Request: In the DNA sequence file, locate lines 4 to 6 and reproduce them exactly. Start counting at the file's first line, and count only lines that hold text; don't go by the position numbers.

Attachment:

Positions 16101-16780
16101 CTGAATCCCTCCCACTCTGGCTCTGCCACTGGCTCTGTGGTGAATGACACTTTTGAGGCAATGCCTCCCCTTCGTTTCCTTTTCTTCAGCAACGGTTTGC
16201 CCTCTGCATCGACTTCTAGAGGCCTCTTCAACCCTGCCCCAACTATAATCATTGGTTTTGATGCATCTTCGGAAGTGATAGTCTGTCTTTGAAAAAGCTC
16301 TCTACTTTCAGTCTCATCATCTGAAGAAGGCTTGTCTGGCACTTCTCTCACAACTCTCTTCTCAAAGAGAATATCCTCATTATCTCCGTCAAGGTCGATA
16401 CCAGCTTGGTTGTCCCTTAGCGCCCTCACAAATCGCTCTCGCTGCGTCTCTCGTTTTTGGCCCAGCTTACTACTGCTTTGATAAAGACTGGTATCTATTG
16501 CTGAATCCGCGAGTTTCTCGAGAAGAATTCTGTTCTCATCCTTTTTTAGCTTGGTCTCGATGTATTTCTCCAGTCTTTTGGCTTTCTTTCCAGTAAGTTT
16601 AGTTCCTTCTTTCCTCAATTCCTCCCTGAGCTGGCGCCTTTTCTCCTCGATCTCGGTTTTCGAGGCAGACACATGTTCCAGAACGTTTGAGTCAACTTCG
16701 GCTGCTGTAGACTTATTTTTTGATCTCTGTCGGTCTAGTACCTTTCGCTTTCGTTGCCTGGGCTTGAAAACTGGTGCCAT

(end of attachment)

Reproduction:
16301 TCTACTTTCAGTCTCATCATCTGAAGAAGGCTTGTCTGGCACTTCTCTCACAACTCTCTTCTCAAAGAGAATATCCTCATTATCTCCGTCAAGGTCGATA
16401 CCAGCTTGGTTGTCCCTTAGCGCCCTCACAAATCGCTCTCGCTGCGTCTCTCGTTTTTGGCCCAGCTTACTACTGCTTTGATAAAGACTGGTATCTATTG
16501 CTGAATCCGCGAGTTTCTCGAGAAGAATTCTGTTCTCATCCTTTTTTAGCTTGGTCTCGATGTATTTCTCCAGTCTTTTGGCTTTCTTTCCAGTAAGTTT